In today’s New York Times David Leonhardt examines a new study from the D.C. school system on its teacher evaluation program called Impact, which was started under Michelle Rhee’s chancellorship. There’s been so much blowback against data-driven teacher evaluations, certainly in New Jersey as we begin the first year of full implementation of TEACHNJ. Some of that’s legitimate: a fumbling and obtuse DOE, obscure direction from all sides, the time-suck of SGO’s and SGP’s (Student Growth Objectives and Student Growth Percentiles), mixed signals from NJEA. (I think everyone’s forgotten that the union actually crafted the legislation.)
So it’s heartening to hear some good news from D.C. According to Leonhardt,
The study found that Impact caused more low-performing teachers to leave the school system than otherwise would have been expected. The program also seemed to improve teaching quality – as measured by classroom observations and test scores – of teachers with both strong and weak evaluation scores.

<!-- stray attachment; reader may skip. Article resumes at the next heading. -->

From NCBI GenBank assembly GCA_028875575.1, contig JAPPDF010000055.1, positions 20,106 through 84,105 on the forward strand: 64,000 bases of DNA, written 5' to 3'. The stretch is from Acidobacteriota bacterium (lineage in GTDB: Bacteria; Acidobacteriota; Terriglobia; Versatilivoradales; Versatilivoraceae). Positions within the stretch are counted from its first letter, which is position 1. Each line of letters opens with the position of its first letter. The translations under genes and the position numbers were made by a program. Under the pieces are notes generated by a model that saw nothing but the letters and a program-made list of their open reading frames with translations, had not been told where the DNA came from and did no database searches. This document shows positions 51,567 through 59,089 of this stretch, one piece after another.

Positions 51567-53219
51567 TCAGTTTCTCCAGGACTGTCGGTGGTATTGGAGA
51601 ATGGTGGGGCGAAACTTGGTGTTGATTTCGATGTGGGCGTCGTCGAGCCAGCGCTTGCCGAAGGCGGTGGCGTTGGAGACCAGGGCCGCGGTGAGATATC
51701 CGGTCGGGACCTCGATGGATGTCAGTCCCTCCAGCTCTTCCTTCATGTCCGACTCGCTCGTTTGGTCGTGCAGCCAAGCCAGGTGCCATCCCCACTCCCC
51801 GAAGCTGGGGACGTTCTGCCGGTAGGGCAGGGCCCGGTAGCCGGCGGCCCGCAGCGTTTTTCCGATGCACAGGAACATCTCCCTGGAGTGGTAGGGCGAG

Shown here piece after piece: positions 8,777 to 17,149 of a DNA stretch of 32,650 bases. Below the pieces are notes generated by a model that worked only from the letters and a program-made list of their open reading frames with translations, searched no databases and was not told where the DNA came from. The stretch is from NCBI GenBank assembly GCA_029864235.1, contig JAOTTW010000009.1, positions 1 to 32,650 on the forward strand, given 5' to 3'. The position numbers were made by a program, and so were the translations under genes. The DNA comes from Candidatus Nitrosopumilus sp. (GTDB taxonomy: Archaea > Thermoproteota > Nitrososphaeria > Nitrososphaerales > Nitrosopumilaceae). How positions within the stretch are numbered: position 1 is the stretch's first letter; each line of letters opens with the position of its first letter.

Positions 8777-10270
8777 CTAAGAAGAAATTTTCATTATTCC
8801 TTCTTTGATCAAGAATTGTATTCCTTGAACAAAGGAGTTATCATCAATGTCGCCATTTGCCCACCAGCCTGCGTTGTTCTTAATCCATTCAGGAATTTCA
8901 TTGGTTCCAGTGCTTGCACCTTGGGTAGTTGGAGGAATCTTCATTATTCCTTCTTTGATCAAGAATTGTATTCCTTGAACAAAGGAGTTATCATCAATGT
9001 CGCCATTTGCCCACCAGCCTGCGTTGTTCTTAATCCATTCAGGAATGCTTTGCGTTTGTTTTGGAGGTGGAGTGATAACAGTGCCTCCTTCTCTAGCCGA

“High-powered incentives linked to multiple indicators of teacher performance can substantially improve the measured performance of the teaching work force,” conclude the researchers, Thomas Dee of Stanford University’s Graduate School of Education and James Wyckoff of the Curry School of Education at the University of Virginia. Evaluation programs, they add, can bring “substantive and long-term educational and economic benefits” both by “avoiding the career-long retention of the lowest-performing teachers and through broad increases in teacher performance.”